Treatment: A single or multiple overdose with butalbital, acetaminophen, caffeine, and codeine phosphate is a potentially lethal polydrug overdose, and consultation with a regional poison control center is recommended. Immediate treatment includes support of cardiorespiratory function and measures to reduce drug absorption. Vomiting should be induced mechanically or with syrup of ipecac, if the patient is alert (adequate pharyngeal and laryngeal reflexes). Oral activated charcoal (1 g/kg) should follow gastric emptying. The first dose should be accompanied by an appropriate cathartic. If repeated doses are used, the cathartic might be included with alternate doses as required. Hypotension is usually hypovolemic and should respond to fluids. The value of vasopressor agents such as Norepinephrine or Phenylephrine Hydrochloride in treating hypotension is questionable since they increase vasoconstriction and decrease blood flow. However, if prolonged support of blood pressure is required, Norepinephrine Bitartrate (Levophed®)* may be given I.V. with the usual precautions and serial blood pressure monitoring. A cuffed endotracheal tube should be inserted before gastric lavage of the unconscious patient and, when necessary, to provide assisted respiration. If renal function is normal, forced diuresis may aid in the elimination of the barbiturate. Alkalinization of the urine increases renal excretion of some barbiturates, especially phenobarbital.
Meticulous attention should be given to maintaining adequate pulmonary ventilation. In severe cases of intoxication, peritoneal dialysis, or preferably hemodialysis may be considered. If hypoprothrombinemia occurs due to acetaminophen overdose, vitamin K should be administered intravenously.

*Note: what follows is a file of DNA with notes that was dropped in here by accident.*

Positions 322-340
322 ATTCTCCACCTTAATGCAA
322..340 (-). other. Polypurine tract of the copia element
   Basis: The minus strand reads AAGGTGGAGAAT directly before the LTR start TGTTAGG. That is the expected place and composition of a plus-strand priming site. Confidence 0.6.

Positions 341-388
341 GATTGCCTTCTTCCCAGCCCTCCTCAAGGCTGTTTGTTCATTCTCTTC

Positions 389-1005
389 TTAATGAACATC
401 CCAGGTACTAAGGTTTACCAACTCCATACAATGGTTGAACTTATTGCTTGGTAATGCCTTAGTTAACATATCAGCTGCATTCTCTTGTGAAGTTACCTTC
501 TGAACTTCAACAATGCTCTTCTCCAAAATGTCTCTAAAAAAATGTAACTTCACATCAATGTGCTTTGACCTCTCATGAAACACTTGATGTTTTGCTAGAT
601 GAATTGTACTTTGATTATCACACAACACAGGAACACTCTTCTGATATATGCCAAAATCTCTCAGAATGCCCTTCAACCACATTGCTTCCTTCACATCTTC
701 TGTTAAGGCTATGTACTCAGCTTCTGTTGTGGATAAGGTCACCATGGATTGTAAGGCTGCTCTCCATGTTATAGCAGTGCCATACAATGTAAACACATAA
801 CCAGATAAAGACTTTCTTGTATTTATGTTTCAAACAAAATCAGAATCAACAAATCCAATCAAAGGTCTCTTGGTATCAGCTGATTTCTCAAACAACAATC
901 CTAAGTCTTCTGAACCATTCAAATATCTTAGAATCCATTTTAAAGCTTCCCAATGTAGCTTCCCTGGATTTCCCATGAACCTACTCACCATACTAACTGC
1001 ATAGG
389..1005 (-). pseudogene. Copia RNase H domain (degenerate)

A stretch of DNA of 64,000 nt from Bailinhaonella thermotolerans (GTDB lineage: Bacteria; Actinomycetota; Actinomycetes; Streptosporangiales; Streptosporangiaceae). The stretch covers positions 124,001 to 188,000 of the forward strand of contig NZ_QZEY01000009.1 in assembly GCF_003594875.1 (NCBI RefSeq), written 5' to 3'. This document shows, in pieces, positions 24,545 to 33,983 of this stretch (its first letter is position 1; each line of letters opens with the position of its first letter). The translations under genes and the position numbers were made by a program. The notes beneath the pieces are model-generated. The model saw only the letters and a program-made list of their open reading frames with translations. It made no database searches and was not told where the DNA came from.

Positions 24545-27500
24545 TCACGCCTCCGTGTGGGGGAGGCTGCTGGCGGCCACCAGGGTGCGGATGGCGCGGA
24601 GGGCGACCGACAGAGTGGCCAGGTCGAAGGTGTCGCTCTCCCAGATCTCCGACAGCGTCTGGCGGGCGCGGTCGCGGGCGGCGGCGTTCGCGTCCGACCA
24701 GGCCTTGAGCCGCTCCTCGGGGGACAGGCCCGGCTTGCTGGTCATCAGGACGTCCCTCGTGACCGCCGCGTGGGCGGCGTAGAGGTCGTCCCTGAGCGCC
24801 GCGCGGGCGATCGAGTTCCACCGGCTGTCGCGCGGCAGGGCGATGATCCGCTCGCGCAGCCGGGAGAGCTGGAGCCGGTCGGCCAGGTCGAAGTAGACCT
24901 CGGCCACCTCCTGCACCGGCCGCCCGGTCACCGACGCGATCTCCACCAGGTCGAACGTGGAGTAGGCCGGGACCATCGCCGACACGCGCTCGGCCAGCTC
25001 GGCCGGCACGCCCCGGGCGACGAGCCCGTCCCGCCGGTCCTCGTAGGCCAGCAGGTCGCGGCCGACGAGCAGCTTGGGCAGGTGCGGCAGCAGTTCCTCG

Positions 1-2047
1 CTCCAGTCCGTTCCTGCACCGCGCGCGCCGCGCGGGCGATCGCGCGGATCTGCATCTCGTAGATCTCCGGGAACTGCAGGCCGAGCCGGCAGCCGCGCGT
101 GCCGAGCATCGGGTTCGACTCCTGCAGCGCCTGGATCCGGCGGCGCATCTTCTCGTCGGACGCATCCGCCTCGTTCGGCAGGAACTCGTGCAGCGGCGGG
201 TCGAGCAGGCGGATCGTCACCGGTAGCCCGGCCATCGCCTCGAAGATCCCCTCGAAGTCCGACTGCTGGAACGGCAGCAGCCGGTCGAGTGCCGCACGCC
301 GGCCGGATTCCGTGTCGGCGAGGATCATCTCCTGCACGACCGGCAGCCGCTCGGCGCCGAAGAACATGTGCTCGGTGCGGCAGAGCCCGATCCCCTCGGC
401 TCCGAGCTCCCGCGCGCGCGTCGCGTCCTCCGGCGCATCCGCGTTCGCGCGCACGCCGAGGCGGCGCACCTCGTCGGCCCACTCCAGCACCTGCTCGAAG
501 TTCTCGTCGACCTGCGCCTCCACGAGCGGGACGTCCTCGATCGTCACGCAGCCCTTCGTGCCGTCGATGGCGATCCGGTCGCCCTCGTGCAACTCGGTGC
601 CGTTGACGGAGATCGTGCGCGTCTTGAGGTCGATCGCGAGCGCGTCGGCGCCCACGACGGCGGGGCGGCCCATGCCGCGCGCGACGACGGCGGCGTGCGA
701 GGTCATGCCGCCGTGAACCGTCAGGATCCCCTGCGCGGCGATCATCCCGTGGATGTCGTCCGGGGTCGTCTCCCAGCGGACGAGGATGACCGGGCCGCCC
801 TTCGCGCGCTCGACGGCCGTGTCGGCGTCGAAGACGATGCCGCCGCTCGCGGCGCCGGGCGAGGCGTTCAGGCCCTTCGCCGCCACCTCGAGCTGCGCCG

Naloxone, a narcotic antagonist, can reverse respiratory depression and coma associated with opioid overdose. Naloxone hydrochloride 0.4 - 2 mg is given parenterally. Since the duration of action of codeine may exceed that of the naloxone, the patient should be kept under continuous surveillance and repeated doses of the antagonist should be administered as needed to maintain adequate respiration. A narcotic antagonist should not be administered in the absence of clinically significant respiratory or cardiovascular depression.
If the dose of acetaminophen may have exceeded 140 mg/kg, N-acetyl-cysteine should be administered as early as possible. Serum acetaminophen levels should be obtained, since levels four or more hours following ingestion help predict acetaminophen toxicity. Do not await acetaminophen assay results before initiating treatment. Hepatic enzymes should be obtained initially, and repeated at 24-hour intervals.
Methemoglobinemia over 30% should be treated with methylene blue by slow intravenous administration.
one or two capsule every four hours. Total daily dosage should not exceed 6 capsules.
Extended and repeated use of this product is not recommended because of the potential for physical dependence.
Butalbital, Acetaminophen, Caffeine with Codeine Phosphate Capsules, 50 mg/325 mg/40 mg/30 mg are supplied as No. 0 blue/grey capsules printed “West-ward 3000” in white ink and are available in:
Store at 20-25°C (68-77°F) [See USP Controlled Room Temperature].
Dispense in a tight, light-resistant container as defined in the USP using a child-resistant closure.
*Levophed is a registered Trademark of Sanofi Winthrop Pharmaceuticals.
West-ward Pharmaceutical Corp.
Eatontown, NJ 07724
Revised July 2003
|Butalbital, Acetaminophen and Caffeine with Codeine Phosphate (Butalbital, Acetaminophen, Caffeine and Codeine Phosphate)|
Data are from FDA and U.S. National Library of Medicine.